The following are the point totals players earn in the different categories:
Grand Slam Points – Players win points based on their results at Grand Slam events. Winner – 1500 points, Finalist 120 points, Semifinalists – 60 points, Quarterfinalists – 30 points, Round of 16 losers – 15 points, Round of 32- 10 points, Second Round losers – 5 points, First Round losers – 1 point. However, players can only count their 35 best Slam results. This is to ensure that a player with exceptional longevity, but not necessarily a lot of titles or runner-up finishes, doesn’t acquire more points than another who played fewer events but had better results.

Grand Slam Bonus Points – As a reward for achieving success on all surfaces, a player is awarded 3,000 bonus points for winning all four Grand Slam titles during his or her career – also known as the “career Grand Slam.” That same player would earn an additional 3,000 bonus points for completing the career Grand Slam a second or third or fourth time. For example Steffi Graf achieved this feat four times in her career, thereby earning 12,000 bonus points. Additionally, a player who accomplishes the extremely rare feat of winning all four Grand Slam titles in a calendar year or four consecutive Grand Slams over two seasons receives 6,000 bonus points or 3,000 bonus points, respectively. To reward extreme dominance, if a player wins more than four Grand Slam titles consecutively, he or she receives a 3,000 point bonus for every additional title won (the fifth, sixth, etc.). Graf, therefore, earned 6,000 bonus points for her calendar-year Grand Slam in 1988, 3,000 bonus points for winning the 1989 Australian Open and 3,000 bonus points for her non-calendar-year Grand Slam in 1993-94.

Ranking Points – Players gain points by finishing in the Top 10 of the ATP Tour Entry Ranking standings or of the WTA Rankings at the end of the year. Points are awarded as follows: No. 1 – 500 points, No. 2 – 350 pts, No. 3 – 250 pts., No. 4 – 175 pts., No. 5- 125 pts., No. 6 – 85 pts., No. 7 – 55 pts., No. 8 – 35 pts., No. 9 – 25 pts., No. 10 – 20 pts. Again to ensure that players with exceptional longevity do not skew the standings, a player can only count his or her 10 best rankings.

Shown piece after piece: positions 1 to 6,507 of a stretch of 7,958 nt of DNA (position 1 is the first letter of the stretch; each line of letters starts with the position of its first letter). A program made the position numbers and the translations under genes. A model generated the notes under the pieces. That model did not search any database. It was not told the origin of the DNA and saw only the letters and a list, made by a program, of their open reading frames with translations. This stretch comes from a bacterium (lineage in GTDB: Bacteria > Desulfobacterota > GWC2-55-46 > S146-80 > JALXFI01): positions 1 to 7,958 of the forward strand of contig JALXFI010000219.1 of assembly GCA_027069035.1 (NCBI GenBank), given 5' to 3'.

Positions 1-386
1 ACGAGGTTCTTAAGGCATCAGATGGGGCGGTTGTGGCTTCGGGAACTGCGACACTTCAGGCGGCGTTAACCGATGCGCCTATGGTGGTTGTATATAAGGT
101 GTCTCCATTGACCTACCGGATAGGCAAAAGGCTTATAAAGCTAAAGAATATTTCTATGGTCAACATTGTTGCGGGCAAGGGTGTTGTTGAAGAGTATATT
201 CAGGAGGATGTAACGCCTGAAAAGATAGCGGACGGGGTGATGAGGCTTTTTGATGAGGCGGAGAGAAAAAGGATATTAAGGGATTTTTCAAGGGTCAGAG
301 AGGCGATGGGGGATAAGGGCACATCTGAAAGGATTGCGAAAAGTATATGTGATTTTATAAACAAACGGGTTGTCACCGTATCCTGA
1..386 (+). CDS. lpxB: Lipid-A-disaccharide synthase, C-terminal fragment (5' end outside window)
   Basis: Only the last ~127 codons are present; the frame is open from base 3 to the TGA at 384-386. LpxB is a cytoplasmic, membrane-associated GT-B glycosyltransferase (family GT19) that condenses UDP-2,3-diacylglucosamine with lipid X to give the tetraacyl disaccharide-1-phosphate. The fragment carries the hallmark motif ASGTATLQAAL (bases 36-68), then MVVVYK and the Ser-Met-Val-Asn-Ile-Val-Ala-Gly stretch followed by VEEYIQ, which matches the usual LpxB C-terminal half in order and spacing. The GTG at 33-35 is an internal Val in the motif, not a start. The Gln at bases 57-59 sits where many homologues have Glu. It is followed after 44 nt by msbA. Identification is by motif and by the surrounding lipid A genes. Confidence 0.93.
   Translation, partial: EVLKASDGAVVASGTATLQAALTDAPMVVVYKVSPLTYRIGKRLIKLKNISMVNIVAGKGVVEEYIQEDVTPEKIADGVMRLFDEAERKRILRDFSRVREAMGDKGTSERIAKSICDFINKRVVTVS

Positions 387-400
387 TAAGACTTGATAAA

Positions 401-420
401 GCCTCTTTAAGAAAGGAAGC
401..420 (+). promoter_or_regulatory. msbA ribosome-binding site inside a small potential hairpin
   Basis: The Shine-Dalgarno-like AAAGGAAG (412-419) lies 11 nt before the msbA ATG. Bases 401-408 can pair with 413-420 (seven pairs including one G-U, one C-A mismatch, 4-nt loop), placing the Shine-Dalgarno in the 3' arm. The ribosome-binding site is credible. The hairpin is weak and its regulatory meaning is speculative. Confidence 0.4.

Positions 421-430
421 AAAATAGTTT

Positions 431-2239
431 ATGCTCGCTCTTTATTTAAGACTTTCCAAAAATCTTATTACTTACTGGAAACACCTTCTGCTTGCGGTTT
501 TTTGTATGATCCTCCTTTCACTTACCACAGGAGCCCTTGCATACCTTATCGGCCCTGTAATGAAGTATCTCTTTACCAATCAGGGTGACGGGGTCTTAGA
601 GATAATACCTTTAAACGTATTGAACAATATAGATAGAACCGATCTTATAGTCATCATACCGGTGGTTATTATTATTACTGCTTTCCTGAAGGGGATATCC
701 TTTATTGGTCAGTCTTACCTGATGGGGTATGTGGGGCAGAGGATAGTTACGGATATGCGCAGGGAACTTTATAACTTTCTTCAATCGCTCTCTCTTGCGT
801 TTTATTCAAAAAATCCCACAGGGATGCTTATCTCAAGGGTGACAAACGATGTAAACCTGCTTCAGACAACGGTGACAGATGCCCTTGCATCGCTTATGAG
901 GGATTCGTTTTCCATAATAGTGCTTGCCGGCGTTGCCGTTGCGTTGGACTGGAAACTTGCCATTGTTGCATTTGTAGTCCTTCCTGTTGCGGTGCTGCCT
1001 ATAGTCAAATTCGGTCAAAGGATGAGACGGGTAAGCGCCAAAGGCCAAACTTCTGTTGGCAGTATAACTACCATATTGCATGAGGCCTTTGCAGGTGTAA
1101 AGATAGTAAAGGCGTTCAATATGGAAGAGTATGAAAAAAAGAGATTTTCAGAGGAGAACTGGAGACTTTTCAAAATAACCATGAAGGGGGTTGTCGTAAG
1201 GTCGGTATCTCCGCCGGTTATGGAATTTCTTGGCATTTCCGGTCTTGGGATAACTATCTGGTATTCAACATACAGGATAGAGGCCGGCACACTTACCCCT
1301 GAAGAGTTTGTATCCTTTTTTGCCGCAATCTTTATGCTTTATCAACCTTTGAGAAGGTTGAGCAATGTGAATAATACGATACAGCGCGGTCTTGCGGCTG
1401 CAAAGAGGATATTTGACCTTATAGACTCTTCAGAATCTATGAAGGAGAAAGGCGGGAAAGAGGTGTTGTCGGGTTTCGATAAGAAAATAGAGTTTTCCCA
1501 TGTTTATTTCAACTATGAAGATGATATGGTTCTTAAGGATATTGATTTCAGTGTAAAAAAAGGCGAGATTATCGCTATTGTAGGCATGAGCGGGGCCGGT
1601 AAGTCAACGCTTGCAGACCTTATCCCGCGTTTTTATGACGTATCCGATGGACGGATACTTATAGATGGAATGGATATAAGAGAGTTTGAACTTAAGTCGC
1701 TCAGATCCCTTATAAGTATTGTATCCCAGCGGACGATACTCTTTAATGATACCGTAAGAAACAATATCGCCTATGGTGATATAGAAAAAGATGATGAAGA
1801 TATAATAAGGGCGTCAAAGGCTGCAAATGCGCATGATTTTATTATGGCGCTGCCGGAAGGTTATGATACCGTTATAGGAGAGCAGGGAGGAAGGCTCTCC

Year-End Championship (YEC) points (For men only, since this competition became important for women only recently) – Players gain points based on their performance at the ATP year-end championship or at the WTC year-end championship (between 1971-1989), whichever result was best. The winner receives 150 points, the finalist 80 points and the semifinalists 40 points. No points are awarded to players who do not make it to the semifinals. Again, a player can only count his 10 best results.

Players’ points in the three categories are tallied up and the result is their Overall Open Era Point Total. I have calculated the results for well over 100 players since 1968. Players who have earned a minimum combined total of 5000 points will be listed in the Overall Open Era Standings. The person atop the Overall Open Era Standings is the current “greatest player of the Open Era.” I also maintain a separate Grand Slam Points Standings, Ranking Points Standings, and Masters Cup Points Standings to keep track of players’ performance in the three categories. Additionally, I have men’s and women’s standings for each of the four Grand Slam events. For each Grand Slam, only a player’s 10 best results at that event are counted.